Our Bring a Trailer Auction Pick of the Day Is a 1986 Mercedes-Benz 190E 2.3-16

There are very few 1980s Mercedes that I covet, but this one is one of them.

  • It's impossible to deny the cool factor of this 1986 Mercedes-Benz 190E 2.3-16, which is currently up for auction on Bring a Trailer.
  • The car, which was built to meet the DTM touring-car homologation requirement, is powered by a 2.3-liter inline-four engine producing 167 horsepower and is equipped with a five-speed manual transmission.
  • Bidding on the 130,000-mile Mercedes has reached $8100 thus far, with the auction scheduled to conclude on Tuesday, February 22.

Performance automobiles from the 1980s and 1990s are very trendy these days, and while I am not immune to fashion, I like to believe that my fondness for sporty automobiles from this era developed during my youth. However, there are very few Mercedes from this era for which I pine. While I lust after late-twentieth-century Mercedes, the two at the top of my youth wish list are the Porsche-engineered and -built 500E and this Mercedes-Benz 190E 2.3-16. Mercedes built it to compete in the DTM championship, and homologation cars have an unmatched cool factor. This example is currently available for auction on the Bring a Trailer website, which, like Car and Driver, is owned by Hearst Autos.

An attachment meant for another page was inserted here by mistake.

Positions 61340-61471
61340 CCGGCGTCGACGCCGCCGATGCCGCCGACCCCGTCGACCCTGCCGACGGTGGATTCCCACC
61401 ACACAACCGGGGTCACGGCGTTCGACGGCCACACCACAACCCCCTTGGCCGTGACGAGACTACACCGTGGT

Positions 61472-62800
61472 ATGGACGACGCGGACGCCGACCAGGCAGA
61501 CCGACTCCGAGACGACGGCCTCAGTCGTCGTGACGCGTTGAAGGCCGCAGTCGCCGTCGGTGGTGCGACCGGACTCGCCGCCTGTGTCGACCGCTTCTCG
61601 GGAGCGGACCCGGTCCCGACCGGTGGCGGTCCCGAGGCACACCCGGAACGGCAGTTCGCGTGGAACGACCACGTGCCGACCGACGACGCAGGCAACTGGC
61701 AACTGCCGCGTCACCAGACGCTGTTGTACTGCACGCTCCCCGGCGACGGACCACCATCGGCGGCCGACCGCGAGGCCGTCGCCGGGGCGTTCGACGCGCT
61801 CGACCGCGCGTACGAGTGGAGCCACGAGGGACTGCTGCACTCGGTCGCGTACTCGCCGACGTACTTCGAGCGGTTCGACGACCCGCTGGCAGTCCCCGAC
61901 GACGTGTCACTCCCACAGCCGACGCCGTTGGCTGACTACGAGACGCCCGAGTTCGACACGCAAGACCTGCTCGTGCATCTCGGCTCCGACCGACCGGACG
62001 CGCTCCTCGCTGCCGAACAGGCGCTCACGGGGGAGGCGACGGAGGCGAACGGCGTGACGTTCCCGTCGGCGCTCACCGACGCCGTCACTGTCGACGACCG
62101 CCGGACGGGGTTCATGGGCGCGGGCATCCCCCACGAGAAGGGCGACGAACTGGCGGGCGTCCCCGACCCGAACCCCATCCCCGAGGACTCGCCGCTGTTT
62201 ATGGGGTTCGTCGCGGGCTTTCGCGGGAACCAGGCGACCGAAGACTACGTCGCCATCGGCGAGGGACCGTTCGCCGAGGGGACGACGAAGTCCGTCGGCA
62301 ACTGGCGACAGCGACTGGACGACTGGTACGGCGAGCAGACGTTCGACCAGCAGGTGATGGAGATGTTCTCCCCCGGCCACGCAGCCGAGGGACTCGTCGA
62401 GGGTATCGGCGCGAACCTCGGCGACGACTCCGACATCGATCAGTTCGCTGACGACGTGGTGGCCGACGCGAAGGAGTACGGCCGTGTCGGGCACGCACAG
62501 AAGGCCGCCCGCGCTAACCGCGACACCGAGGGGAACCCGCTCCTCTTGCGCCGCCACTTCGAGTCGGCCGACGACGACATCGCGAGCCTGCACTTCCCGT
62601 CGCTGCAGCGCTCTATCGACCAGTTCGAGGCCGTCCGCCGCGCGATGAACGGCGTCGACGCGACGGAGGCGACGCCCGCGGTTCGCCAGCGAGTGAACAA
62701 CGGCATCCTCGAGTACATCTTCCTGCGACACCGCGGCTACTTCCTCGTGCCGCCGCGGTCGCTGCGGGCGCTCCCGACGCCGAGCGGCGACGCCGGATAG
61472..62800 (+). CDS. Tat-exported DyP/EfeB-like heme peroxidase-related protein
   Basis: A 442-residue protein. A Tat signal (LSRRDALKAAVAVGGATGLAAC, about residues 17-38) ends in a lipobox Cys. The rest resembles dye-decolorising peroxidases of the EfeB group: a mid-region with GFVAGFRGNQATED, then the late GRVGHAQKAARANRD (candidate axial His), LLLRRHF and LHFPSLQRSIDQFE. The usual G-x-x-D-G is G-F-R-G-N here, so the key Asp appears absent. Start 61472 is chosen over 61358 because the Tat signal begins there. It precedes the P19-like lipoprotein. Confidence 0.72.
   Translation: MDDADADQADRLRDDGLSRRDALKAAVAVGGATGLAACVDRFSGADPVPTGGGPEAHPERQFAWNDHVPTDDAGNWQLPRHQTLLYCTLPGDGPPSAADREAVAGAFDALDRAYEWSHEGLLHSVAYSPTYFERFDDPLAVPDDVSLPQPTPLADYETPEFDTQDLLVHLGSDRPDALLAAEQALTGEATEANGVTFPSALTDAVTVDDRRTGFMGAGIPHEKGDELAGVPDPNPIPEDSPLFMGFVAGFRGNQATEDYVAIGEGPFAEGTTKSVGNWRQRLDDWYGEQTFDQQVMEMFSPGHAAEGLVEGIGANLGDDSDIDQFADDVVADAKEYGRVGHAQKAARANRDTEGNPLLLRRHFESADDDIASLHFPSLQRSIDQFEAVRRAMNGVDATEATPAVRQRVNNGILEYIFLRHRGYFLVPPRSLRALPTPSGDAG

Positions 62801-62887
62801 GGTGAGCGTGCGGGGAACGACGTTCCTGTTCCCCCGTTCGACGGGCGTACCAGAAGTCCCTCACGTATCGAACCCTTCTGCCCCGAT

When the 2.3-16 was introduced in the mid-1980s, it was unlike any previous Mercedes sedan. As the name implies, it featured a high-revving 2.3-liter engine with 16 valves. To be sure, this was an era when four valves per cylinder were practically unheard of. Mercedes tapped the expertise of engine manufacturer Cosworth to supply the M102 engine's DOHC head design. It was prohibitively expensive at the time, costing more than twice as much as a Merkur XR4Ti. However, according to our March 1986 road test, it earned you class-leading performance in every metric except fuel economy.

This is a US-spec vehicle, which means it has a 167-horsepower engine, whereas European models have 185-horsepower engines. This is irrelevant to me because this car is primarily about the experience. Additionally, it is not flawless. The taillamps are not original, some trim on the rear parcel shelf is missing, and the sunroof does not work. It has an aftermarket Blaupunkt stereo that is meant to look vintage but falls short of the coolness of the factory-installed Becker Grand Prix head unit.

According to the seller's videos, this one appears to be mechanically sound with just enough flaws to avoid setting a record price. This is ideal for me because it would keep me occupied with the task of locating period-correct components. And it's not so pleasant that I'd be nervous or regret driving it. The first thing I'd do is replace all of the rubber in the suspension—make it feel brand new, even if it doesn't look brand new. That much I am certain of: whoever wins it will enjoy it.

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